Scandal! Scandal! I’m appalled but secretly delighted by the controversy. I simply must know what fussman did to pee in Barnes’ cornflakes….

      • -R. permalink
        January 9, 2013 12:29 pm

        Barney is pissed because a young upstart usurped his Smallbany blog honcho-ness by getting a Real Actors Read Yelp vid. Steve is taking his ball and going home ;-))

      • January 9, 2013 1:18 pm

        I don’t think -R has this right. After all Steve posted the RARY video on his blog. Mrs. Fussy has an idea, but like I said, I’m not going to engage in wild speculation myself (and that includes posting her theory).

        However, there’s nothing stoping you or others from taking further stabs at why this might have happened.

    • January 9, 2013 11:30 am

      I have no idea. There was a link to the FLB in his sidebar earlier this week. The only way to find out for sure is to ask Steve. His e-mail is or you could call him at (518) 454-5489.

      If you don’t hear back from him please let me know. I’ll reach out to see if I can get insight before I start wild speculation. That’s going to take some restraint because reckless guessing sounds like a lot of fun.

      • January 9, 2013 6:28 pm

        One way to settle this. 2 words. Cage match.

  3. Mr. Sunshine permalink
    January 9, 2013 12:16 pm

    Austin is not nearly as isolated as you all seem to think. There are German, Tex-Mex, and barbecue restaurants all over the countryside, not to mention fine dining. And then there’s San Antonio, the 5th largest city in the U.S., not too far from Austin.

    • Sarah M. permalink
      January 9, 2013 1:17 pm

      Exactly! Austin is also a 3-hour drive from both Dallas and Houston (so, exactly DB’s comparison of Albany to Montreal). It cracks me up that Austin has become this weird boogeyman and/or aspiration for some people in Albany, but that it seems like no one has actually been there.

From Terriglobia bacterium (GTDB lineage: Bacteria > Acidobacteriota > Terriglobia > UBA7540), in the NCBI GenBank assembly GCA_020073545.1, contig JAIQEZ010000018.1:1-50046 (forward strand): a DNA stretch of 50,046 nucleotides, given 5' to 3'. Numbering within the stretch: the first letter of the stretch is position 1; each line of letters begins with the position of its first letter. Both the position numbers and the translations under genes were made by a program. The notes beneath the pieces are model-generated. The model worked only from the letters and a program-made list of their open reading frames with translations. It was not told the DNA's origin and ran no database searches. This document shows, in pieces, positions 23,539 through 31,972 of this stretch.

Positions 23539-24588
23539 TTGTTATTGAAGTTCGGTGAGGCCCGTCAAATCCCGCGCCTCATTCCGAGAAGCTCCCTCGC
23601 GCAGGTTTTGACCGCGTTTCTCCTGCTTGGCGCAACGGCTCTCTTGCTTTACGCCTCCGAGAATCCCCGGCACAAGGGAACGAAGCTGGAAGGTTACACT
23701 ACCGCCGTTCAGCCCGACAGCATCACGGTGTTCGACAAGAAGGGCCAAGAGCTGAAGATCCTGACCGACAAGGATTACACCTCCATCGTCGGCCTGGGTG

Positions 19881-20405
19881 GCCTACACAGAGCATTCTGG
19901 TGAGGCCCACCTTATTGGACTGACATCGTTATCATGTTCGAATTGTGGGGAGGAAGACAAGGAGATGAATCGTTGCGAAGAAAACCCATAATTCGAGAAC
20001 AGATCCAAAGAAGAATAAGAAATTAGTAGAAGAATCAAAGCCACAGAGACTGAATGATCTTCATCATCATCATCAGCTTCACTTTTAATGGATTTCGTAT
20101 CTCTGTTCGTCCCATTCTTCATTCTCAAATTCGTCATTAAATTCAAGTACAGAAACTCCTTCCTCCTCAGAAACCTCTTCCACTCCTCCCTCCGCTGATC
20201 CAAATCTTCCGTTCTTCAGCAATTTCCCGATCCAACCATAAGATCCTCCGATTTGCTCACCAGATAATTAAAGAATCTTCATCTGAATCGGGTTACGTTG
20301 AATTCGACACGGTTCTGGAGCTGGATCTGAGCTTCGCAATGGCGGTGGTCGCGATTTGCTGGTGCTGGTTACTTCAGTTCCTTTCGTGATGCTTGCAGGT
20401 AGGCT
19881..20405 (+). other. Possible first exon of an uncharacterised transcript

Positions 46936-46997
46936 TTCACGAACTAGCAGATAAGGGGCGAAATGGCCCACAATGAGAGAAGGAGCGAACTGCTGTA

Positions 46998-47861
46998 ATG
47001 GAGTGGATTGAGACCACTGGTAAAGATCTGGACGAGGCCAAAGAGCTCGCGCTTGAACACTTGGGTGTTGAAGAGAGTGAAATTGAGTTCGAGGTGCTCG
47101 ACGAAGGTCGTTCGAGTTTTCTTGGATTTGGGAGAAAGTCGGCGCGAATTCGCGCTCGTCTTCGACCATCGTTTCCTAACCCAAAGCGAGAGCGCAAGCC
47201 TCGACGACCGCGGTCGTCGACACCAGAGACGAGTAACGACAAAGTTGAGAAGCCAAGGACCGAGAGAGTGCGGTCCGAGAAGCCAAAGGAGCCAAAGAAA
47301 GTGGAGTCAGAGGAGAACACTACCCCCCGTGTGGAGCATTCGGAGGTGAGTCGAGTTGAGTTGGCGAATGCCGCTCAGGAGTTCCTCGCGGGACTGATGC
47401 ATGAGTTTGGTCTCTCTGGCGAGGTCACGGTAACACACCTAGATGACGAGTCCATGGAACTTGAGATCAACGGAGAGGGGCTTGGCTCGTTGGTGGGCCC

• January 9, 2013 2:37 pm

        I had a second of thought about the distance between Austin and Dallas and Houston when I posted my original comment, but then decided against elaboration.

        That elaboration, though, is simple: Dallas and Houston are not New York City. Not nearly the same thing to an up-and-coming chef. Plus, with the thriving cultural and culinary scene in Austin–a HUGE state university; SXSW; hell, Top Chef filmed parts of its Texas season there (and the winner, along with another competitor, were from Austin)–there’s a decent amount of reason to stay in Austin over going to those other cities.

        The population there has also experienced huge growth over the past couple decades, so it really is hard to make the comparison to Albany.

      • Sarah M. permalink
        January 9, 2013 4:20 pm

        @Masticating Monkey– I get it. I live in Austin so am familiar with the awesomeness of the food scene. I also think that you’re probably right about Albany’s proximity to better food cities in the northeast, but to some extent I think “top talent,” as you described it earlier, is fairly mobile. Paul Qui came up in Austin but there’s zero reason for him to stay in Texas if he doesn’t want to– he could open a restaurant in NYC and be just as successful, I’m guessing. I think DB’s argument about class can be extended to “culture” more generally, which serves your point. Although it’s moving in the right direction, Albany’s GENERAL dining culture isn’t very serious, so people go elsewhere. It’s hard for me to assign a geographical reason for that, though, as even the more isolated big cities in TX (and other places I’ve spent time– Portland, Seattle, New Orleans) have serious food cultures and not much reason to leave.

  4. January 9, 2013 12:36 pm

    Thanks for the kimchi rice link. I didn’t remember the post. I’ll have to give it a try.

  5. January 10, 2013 2:35 am

    Oh yeah, I forgot to put this in here… I thought you might like this quote from the aforementioned Orwell book.

    “A human being is primarily a bag for putting food into; the other functions and faculties may be more godlike, but in point of time they come afterwards. A man dies and is buried, and all his words and actions are forgotten, but the food he has eaten lives after him in the sound or rotten bones of his children. I think it could be plausibly argued that changes of diet are more important than changes of dynasty or even of religion….Yet it is curious how seldom the all-importance of food is recognized. You see statues everywhere to politicians, poets, bishops, but none to cooks or bacon-curers or market gardeners.”
    ― George Orwell, The Road to Wigan Pier